Trump 2020 App is Scooping up Massive Amounts of Data, Cyber Experts Warn

The mobile app for Donald Trump's 2020 re-election campaign collects vast amounts of personal data and is a privacy risk, experts say.

Distributed via the App Store and Google Play Store, the "Official Trump 2020 App" has been criticized by cybersecurity researchers, who raised concerns about the amount of permissions the software requests after being installed on a user's device.

The app seeks a cell phone number for verification alongside personal details including name, home address and zip code. Once downloaded, it seeks access to contacts, rough location, Bluetooth pairing, storage, ID and call information and more.

A prominent disclaimer on the iOS App Store currently reads: "This app may use your location even when it isn't open, which can decrease battery life."

Scooping up all of this data is the Trump campaign, which can then use it as part of its outreach or influence efforts to target messages at anyone who has signed up.

"Regardless of political perspective, this app raises several privacy-related concerns," independent cybersecurity researcher Sean Wright told Newsweek. "In some aspects, it does appear to be more like a spy in a pocket rather than an app to help make an informed decision who to vote for in the next presidential election."

Analysis conducted by members of the Propaganda Research Team at the Center for Media Engagement, University of Texas at Austin, said "bespoke campaign apps" like this one will play a big role in the upcoming election cycle.

Once installed, the Trump 2020 App can be used to share messaging or news with supporters while collecting their data, all without relying on the social networks, some of which have started to crack down on Team Trump's controversial advertising tactics.

The findings were first reported via MIT Technology Review.

According to the Trump campaign's privacy policy, it uses collected information to send marketing, promotional e-mails or messages and for undefined research purposes.

Trump's political rival Joe Biden is using a similar app to target voters. The analysis of its permissions showed it was not as broadly invasive in design, although does revolve around a user sharing access to their contact lists, researchers said.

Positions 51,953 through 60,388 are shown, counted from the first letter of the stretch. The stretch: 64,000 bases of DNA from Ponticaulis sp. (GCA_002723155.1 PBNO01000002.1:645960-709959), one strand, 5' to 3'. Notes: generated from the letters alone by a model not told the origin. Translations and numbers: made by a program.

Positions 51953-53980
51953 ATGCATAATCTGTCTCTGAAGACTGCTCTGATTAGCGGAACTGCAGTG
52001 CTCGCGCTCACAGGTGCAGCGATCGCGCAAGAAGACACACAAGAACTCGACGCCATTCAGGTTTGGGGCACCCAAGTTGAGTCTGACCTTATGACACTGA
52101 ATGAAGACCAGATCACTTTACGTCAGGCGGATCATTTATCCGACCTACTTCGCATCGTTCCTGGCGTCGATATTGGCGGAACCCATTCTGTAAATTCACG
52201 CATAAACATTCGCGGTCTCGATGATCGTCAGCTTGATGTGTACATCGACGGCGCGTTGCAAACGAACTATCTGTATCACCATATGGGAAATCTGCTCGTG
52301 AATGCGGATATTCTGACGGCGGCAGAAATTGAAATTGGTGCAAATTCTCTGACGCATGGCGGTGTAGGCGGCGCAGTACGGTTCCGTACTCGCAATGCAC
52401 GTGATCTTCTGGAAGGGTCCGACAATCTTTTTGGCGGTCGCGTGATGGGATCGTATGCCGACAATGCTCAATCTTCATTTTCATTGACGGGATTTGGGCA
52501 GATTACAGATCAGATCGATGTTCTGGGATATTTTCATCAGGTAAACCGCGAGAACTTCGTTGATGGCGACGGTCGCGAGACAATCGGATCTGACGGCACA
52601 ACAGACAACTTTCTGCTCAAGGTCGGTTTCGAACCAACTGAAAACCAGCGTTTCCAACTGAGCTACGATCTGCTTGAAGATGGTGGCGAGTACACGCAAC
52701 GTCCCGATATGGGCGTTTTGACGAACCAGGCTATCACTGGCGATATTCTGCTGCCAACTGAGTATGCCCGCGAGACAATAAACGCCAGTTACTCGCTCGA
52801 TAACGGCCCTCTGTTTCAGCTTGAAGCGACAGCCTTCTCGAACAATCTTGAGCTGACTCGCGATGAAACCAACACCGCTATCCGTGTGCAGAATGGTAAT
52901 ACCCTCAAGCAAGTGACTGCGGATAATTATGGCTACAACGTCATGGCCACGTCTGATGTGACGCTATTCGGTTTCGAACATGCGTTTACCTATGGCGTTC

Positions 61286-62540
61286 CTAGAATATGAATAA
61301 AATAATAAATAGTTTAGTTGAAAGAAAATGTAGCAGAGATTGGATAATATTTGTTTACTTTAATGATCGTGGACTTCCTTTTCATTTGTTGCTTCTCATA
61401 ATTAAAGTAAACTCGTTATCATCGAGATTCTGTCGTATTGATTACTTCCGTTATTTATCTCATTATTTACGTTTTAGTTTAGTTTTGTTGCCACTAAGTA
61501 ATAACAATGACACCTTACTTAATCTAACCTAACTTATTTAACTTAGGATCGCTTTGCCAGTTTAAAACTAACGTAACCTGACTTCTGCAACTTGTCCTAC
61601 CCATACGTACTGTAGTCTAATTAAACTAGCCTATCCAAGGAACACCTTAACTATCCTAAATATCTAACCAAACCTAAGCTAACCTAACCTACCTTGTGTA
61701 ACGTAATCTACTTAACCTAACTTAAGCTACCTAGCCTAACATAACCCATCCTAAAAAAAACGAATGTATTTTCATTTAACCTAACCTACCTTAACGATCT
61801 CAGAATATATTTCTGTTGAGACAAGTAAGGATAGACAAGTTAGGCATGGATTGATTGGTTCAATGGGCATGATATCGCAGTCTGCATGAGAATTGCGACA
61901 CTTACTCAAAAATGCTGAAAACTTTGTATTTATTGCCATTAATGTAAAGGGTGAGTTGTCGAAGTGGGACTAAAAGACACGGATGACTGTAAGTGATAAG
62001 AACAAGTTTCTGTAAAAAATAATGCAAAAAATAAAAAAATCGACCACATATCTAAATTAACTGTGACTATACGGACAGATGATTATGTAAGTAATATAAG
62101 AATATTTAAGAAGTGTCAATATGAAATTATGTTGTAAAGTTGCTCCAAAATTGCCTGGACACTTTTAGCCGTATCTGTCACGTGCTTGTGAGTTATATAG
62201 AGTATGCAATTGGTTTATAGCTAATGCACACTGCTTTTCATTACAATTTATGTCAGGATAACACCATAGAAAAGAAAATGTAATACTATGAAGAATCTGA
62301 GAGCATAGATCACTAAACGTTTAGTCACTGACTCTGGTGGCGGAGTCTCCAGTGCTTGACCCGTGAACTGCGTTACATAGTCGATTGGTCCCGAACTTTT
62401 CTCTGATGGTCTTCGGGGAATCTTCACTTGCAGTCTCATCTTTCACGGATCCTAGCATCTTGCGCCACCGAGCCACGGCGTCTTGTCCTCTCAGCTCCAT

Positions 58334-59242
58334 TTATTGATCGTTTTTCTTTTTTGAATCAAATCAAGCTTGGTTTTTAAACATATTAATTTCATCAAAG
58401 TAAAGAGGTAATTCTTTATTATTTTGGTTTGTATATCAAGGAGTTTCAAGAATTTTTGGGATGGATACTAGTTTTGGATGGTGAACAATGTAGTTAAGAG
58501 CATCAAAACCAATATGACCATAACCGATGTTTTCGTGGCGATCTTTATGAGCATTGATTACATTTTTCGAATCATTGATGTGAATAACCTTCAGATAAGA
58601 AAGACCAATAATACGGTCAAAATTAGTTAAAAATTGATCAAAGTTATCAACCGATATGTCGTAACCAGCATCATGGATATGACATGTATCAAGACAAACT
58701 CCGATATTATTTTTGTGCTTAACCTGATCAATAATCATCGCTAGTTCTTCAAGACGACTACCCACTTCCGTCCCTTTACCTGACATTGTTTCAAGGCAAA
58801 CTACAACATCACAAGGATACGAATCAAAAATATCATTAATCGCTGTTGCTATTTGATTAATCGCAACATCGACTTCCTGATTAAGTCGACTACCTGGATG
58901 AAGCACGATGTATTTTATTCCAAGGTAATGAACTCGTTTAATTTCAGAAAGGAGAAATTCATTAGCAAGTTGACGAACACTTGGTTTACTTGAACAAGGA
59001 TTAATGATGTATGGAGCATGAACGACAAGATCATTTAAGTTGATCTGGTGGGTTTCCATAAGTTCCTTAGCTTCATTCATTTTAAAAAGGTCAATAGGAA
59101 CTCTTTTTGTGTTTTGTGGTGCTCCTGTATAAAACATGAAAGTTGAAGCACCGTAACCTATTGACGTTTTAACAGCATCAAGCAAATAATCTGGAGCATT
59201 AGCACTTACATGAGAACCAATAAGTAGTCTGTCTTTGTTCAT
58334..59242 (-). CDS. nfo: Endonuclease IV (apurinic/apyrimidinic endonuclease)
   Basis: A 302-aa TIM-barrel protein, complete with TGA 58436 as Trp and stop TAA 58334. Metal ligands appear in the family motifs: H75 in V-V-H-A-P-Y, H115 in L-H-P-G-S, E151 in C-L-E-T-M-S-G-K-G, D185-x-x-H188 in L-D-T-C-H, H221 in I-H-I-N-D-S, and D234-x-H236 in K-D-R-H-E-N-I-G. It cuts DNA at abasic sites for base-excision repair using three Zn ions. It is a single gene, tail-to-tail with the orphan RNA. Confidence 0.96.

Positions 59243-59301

"I don't see why such an app would need excessive permissions such as the need to collect phone numbers, location data or control over Bluetooth functionality," Wright told Newsweek. "It does cast some doubt as to how this data will be used. My advice is that it's best to avoid installing these apps, purely from a privacy perspective."

The Bluetooth permission was described as being "especially notable" by the Center for Media Engagement researchers, who noted the functionality is typically seen in the ad industry—targeting users with messages as they travel through a specific area.

Its inclusion in the Trump 2020 campaign's app permissions also raised the eyebrows of Chris Boyd, lead intelligence analyst at cybersecurity firm MalwareBytes.

"Making use of Bluetooth technology from advertising realms in the form of proximity marketing is potentially the biggest concern," Boyd told Newsweek. "Depending on how the app is set to respond to Bluetooth, rogue beacons could cause problems for both team Trump and device owners—especially as beacon security would be dependent on the store owner securing their tech in the first place.

"Broad permissions make it almost impossible for people to know what the phone, app and physical spaces surrounding them are doing with their data. In comparison, the Biden app seems a lot more focused about what it expects people to offer up."

According to the Center for Media Engagement findings, the Team Joe app doesn't ask for access to Bluetooth, call information, external storage or phone identity data.

Boyd warned that requesting too much information from users via the application may actually prove to be counter-productive for the Trump campaign. "While the app requests a wide range of permissions, this isn't always useful for data collection where you're trying to deliver targeted messages," he said.

"We saw this with the Tulsa rally registration. Bogus signups resulted in costly dataset cleanups, which can be fatal for email campaigns. A trove of mobile data is similarly useless if nobody is able to filter it down to essentials and strip out the rest."

On the app marketplaces, some reviews for the Trump campaign's software have been scathing, with users complaining about data collection over-reach.

"I thought this app would be a good place for information but all it does is show me unrelated advertisements, get stuck on the same screen, and just all around be super glitchy," one Android user wrote. On iOS, it was called the "worst app in history."

Team Joe's app has also attached a barrage of negative comments, however, with users fuming about a lack of in-app updates and its request for contact access.

The official Trump app has had more than 100,000 downloads via the Google Play Store and reportedly around 780,000 downloads in total, according to Apptopia.

Brad Parscale, the campaign Manager for Trump's 2020 re-election campaign, recently alluded to the importance of personal information when referencing ticket requests for the Tulsa rally last weekend, describing it as the "biggest data haul" of all time.

The value of such data ended up being debateable, however, with the New York Times reporting TikTok users and K-pop fans claimed to have signed up for masses of tickets in an attempt to disrupt the event, requesting seats with no intention of attending.

President Donald Trump
A supporter films U.S. President Donald Trump as he speaks during a rally on March 2, 2020 in Charlotte, North Carolina. Brian Blanco/Getty